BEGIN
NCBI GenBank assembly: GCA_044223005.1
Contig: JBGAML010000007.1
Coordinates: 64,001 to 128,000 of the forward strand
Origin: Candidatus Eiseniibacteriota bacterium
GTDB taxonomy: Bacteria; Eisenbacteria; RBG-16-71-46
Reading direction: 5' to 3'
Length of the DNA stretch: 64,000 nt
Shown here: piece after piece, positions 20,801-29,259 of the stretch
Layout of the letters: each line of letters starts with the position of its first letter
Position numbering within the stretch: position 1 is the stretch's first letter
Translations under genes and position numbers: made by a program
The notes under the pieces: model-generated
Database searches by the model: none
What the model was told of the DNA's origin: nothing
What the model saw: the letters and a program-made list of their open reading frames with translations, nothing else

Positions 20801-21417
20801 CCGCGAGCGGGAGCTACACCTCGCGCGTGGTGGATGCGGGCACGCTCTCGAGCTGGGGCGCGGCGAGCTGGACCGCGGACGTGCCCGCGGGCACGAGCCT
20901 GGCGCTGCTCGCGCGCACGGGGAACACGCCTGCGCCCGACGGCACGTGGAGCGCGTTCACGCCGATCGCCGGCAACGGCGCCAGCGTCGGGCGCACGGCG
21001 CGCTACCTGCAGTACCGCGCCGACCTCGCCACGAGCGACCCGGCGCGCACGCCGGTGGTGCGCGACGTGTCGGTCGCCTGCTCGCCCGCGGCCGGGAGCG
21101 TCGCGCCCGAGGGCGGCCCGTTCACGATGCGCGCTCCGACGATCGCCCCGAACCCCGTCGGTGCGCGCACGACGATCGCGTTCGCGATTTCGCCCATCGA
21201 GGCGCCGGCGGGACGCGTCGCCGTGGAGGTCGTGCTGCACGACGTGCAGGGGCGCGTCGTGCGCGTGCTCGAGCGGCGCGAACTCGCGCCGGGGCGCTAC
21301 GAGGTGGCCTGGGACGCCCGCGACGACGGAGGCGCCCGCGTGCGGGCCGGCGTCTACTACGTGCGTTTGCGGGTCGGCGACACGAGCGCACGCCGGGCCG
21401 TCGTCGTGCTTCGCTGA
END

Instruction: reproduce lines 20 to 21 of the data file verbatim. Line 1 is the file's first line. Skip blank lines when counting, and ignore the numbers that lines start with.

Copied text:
21101 TCGCGCCCGAGGGCGGCCCGTTCACGATGCGCGCTCCGACGATCGCCCCGAACCCCGTCGGTGCGCGCACGACGATCGCGTTCGCGATTTCGCCCATCGA
21201 GGCGCCGGCGGGACGCGTCGCCGTGGAGGTCGTGCTGCACGACGTGCAGGGGCGCGTCGTGCGCGTGCTCGAGCGGCGCGAACTCGCGCCGGGGCGCTAC